Disability Insurance Explained
By Pace Law | March 27, 2013
In this interview, Toronto personal injury lawyer Allan Chapnik explains disability insurance.
What is disability insurance?
AC: At its simplest, disability insurance is an insurance company’s promise to pay you a certain amount of money each month when injury or illness prevents you from working and earning your pay. So, if you can’t do your job because you get sick or hurt, your disability insurer will give you money every month to replace the wages you’re not earning.
Does everyone have disability insurance?
AC: Unfortunately, no. Most people who do have disability insurance get it through their employment. Most large employers offer it to their employees, as do many medium sized employers. It’s less common with small employers. People who are self-employed sometimes buy this kind of insurance, too. Students (unless they’re also working), the unemployed and retirees would not have disability insurance.
How can I find out if I have disability insurance?
AC: Ask your employer. But it matters who you ask. A supervisor or manager may not know the answer. The best people to ask are the people in human resources (HR) or in a smaller organization, the bookkeeper or whoever does payroll. When in doubt, ask the boss. If you’re self employed and you’re unsure, ask your insurance broker.
“Unless you don’t need another paycheck ever again (lucky you), you should have a policy that will keep you afloat financially.”
Can I get disability insurance if my employer does not offer it?
AC: Yes, and you probably should. Unless you don’t need another paycheck ever again (lucky you), you should have a policy that will keep you afloat financially if you ever fall sick or are disabled by an injury. It can happen to anyone, at any time. If you do not have disability insurance, find an insurance broker right away. If you ever need disability insurance and you don’t have it, you will regret it.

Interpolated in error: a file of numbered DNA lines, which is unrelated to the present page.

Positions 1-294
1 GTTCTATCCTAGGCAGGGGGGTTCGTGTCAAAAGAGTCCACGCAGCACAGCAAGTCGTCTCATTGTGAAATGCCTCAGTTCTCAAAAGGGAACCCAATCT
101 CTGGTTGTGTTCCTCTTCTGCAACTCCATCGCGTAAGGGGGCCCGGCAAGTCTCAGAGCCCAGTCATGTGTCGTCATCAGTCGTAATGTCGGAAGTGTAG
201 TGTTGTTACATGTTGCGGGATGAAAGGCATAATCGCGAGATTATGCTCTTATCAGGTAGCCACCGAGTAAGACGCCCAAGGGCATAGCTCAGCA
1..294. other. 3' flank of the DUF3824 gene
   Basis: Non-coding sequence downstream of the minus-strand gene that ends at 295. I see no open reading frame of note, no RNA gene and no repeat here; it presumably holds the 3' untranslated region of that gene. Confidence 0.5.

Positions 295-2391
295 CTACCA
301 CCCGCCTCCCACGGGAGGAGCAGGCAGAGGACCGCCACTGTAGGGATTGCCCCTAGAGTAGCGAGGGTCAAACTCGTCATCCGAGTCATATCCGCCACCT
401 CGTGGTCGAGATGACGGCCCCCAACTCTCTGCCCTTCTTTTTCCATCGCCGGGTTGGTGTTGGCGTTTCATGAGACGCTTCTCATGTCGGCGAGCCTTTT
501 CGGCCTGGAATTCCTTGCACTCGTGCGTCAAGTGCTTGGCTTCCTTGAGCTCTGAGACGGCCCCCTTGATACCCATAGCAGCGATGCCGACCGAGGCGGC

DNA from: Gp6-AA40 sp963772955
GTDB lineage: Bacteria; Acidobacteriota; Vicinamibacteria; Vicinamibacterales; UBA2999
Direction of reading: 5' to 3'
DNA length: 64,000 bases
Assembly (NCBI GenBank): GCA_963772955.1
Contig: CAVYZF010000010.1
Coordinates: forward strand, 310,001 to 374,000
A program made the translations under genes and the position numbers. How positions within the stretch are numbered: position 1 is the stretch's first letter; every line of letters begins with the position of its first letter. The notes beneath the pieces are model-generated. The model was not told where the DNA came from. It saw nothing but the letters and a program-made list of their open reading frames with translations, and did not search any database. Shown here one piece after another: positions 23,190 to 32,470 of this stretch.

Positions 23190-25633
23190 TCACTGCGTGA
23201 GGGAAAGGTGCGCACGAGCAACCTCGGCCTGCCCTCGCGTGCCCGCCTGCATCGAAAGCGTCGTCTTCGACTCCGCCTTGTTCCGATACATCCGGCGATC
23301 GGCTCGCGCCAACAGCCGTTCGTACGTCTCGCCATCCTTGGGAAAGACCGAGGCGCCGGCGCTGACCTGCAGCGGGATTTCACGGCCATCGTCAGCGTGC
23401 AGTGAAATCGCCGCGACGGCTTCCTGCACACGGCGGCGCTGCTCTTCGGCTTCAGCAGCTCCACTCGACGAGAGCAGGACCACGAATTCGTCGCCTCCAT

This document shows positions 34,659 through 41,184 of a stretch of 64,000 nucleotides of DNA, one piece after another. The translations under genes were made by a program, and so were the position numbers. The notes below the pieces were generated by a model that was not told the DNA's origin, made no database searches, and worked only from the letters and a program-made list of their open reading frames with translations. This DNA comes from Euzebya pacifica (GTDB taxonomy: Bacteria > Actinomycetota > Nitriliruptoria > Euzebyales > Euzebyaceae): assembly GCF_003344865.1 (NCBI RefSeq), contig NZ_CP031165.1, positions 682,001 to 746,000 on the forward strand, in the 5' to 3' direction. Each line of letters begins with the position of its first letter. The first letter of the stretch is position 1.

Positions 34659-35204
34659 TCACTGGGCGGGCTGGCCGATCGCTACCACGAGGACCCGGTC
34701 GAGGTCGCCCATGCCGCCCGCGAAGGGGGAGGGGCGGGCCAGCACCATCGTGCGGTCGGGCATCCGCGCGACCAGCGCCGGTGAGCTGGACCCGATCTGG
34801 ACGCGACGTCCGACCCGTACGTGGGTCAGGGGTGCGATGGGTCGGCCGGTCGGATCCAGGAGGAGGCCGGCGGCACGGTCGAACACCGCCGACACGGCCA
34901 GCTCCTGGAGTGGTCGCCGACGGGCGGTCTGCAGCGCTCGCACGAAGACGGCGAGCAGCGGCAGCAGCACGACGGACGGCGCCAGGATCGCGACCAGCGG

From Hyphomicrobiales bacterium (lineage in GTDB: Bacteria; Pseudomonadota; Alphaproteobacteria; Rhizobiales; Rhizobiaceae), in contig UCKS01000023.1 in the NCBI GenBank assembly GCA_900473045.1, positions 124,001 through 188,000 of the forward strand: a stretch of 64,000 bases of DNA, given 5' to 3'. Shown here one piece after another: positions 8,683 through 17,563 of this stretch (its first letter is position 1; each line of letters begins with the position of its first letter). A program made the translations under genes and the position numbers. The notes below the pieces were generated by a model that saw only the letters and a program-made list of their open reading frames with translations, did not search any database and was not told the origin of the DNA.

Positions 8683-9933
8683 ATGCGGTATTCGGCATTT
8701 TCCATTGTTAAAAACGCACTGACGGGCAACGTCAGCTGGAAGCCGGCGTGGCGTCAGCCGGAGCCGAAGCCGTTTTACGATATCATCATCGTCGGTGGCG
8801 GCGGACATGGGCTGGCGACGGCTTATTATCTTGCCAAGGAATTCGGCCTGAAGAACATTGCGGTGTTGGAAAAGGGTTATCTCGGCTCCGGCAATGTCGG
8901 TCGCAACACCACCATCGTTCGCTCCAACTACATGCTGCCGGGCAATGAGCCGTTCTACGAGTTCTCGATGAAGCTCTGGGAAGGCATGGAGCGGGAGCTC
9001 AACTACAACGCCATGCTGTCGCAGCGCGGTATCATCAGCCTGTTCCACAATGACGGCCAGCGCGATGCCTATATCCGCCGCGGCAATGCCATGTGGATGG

What’s the difference between group disability insurance and private insurance?
AC: Group insurance is usually bought by an employer for its workers, who are then called members of the plan. If you’re self-employed, or you work for someone else and they do not offer group disability insurance, you can buy your own policy from an insurance company; that would be a private plan.
I have a group plan that pays for my visits to the dentist and pays for my prescription medicine. Does that mean I also have disability insurance?
AC: Not necessarily. Plans that pay for the dentist or for prescription medicine (called extended health coverage) are often bundled together with disability insurance in a single plan, but that isn’t always the case. Just because you have one doesn’t mean you have the other.
Through my work, I have extended health and disability insurance. My extended health plan covers my family members. Does that mean my family members are also covered by the disability insurance? If one of them falls ill and cannot work, can they get disability benefits to replace the income they’re not earning?
AC: While theoretically possible, the answer is going to be ‘No’. If your employer is willing to pay a high enough premium, it can buy any kind of insurance and have everyone covered. But employers just don’t do that. Group disability plans cover employees of the company who bought the insurance, not their family members. If in doubt, though, check the policy.
So what is the Policy?
AC: ‘Policy’ is another word for contract. But it’s a particular kind of contract: a contract for insurance.
If the contract is called a policy, what’s a Plan?
AC: Plan is often used interchangeably with Policy, but it can also refer to a group of Policies between the insurance company and the employer. Typically, there might be one policy for disability and another for extended health.
I have many more questions about disability insurance. What should I do?
AC: If you are thinking of buying disability insurance, look for a licensed insurance broker. If you are having a problem with your disability insurer (for example, your benefits have been denied) find a lawyer with extensive experience with disability insurance claims.